"[N]o right of subrogation against the insured exists upon the part of the insurer where the insured's actual loss exceeds the amount recovered from both the insurer and the wrongdoer, after deducting costs and expenses. In other words, the insurer has no right as against the insured where the compensation received by the insured is less than the loss."

548 So.2d at 164-65.

Although today subrogation is most often utilized by insurance companies, historically it was available to anyone who was obligated to pay the debts of another. 4 Deneberg, Subrogation Recovery: Who is

Page 775

Made Whole?, 29 Fed'n Ins.Couns.Q. 185, 186 (1979). Anyone who was obligated to pay the debts of another could utilize subrogation. Id. The English courts originally applied subrogation to insurance policies on the rationale that the contract of insurance was a contract of indemnity, which meant that the insured should be fully indemnified, but not more than fully indemnified. Id. citing Castallain v. Preston, 11 Q.B.D. 380, 386 (1883).

The principle of indemnity was the primary reason for the adoption of subrogation in insurance cases. See International Underwriters, supra; North River Ins. Co. v. McKenzie, 261 Ala. 353, 359, 74 So.2d 599, 604 (1954). The insurer's obligation was to make the insured whole, but not more than whole. Accordingly, subrogation originally served to prevent the insured from receiving a double recovery by first collecting the insurance proceeds and then suing the tort-feasor or other third parties, so as to recover again for his injury. 5 A second reason for the adoption of subrogation in insurance cases is what has been called "the moralistic basis of tort law as it has developed in our system." Kimball & Davis, The Extension of Insurance Subrogation, 60 Mich.L.Rev. 841, 841 (1962). In other words, the wrongdoer should bear the burden of reimbursing the insurer for payments it made to the insured because of the wrongdoer's actions. See International Underwriters, supra; City of Birmingham v. Walker, 267 Ala. 150, 158, 101 So.2d 250, 256 (1958).

Subrogation accomplished these goals by allowing the insurer to "stand in the shoes" of the insured in order to recover its payments from the tort-feasor who caused the damage. Therefore, these early subrogation cases were based on the premise that the insured would be fully indemnified for his loss before the insurer would have a right to subrogation. Deneberg, supra, at 187.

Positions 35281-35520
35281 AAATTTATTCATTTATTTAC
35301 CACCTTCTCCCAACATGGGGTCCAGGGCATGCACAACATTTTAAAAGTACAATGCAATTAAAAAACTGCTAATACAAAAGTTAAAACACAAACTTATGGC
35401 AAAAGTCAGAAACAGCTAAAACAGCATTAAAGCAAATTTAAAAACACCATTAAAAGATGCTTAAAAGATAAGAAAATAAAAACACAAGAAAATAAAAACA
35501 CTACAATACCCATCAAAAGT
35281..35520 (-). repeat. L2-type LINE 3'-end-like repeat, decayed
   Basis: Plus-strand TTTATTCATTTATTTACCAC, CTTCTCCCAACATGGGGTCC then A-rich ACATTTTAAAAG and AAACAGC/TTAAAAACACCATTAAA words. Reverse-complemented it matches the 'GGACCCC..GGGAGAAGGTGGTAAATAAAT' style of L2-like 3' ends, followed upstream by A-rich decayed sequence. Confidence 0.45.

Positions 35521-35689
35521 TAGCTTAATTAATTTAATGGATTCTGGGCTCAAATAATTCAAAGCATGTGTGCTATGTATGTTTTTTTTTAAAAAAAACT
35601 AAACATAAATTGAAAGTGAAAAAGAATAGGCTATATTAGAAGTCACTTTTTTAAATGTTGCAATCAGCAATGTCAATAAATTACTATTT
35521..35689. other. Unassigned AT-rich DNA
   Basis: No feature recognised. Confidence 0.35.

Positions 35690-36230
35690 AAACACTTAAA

This basic principle of fully indemnifying the insured was also followed in Alabama:

"It is true that subrogation 'does not depend upon contract, but has its foundation in natural justice' when the debt or superior lien has been fully paid. That is, elements of subrogation are that it is a valuable right that touches the one who owns it and invokes the application or seeks the substitution in that ownership, and that the claim against the debtor or superior lien holder has not been waived when the debt or superior lien has been fully paid by him who would substitute."

Montgomery v. Wadsworth, 226 Ala. 667, 669, 148 So. 419, 421 (1933) (citations omitted).

In the present case, the contract of insurance would abrogate these underlying principles of subrogation by reimbursing the insurer even though the insured has not fully recovered for her loss. Blue Cross argues that it should be allowed to recover the money it has paid in medical expenses, even though Cynthia's loss exceeds her recovery, because its policy expressly entitles it to recover that money out of the settlement proceeds. Blue Cross bases its argument upon language contained in the International Underwriters opinion.

Although the policy itself was not in evidence in International Underwriters, we stated in dictum that "equitable principles apply to all instances of subrogation except when the contract provides otherwise." International Underwriters, 548 So.2d at 165. However, to construe this language as Blue Cross would have us to do would undermine the equitable principles upon which subrogation is based and

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would thwart the purpose for which the insured purchased insurance. Equity requires that the insured should at least recover his or her loss before the insurer is subrogated.

In International Underwriters, we cited several cases from other jurisdictions in support of the proposition that "equitable principles apply to all instances of subrogation except when the contract provides otherwise." 548 So.2d at 165. Those cases, however, represent a split of authority as to whether the insurer's right to subrogation arises before the insured is fully reimbursed for his loss. For example, in Westendorf v. Stasson, 330 N.W.2d 699 (Minn.1983), the Supreme Court of Minnesota expressly stated that "when the right to subrogation arises by virtue of an agreement, the terms of...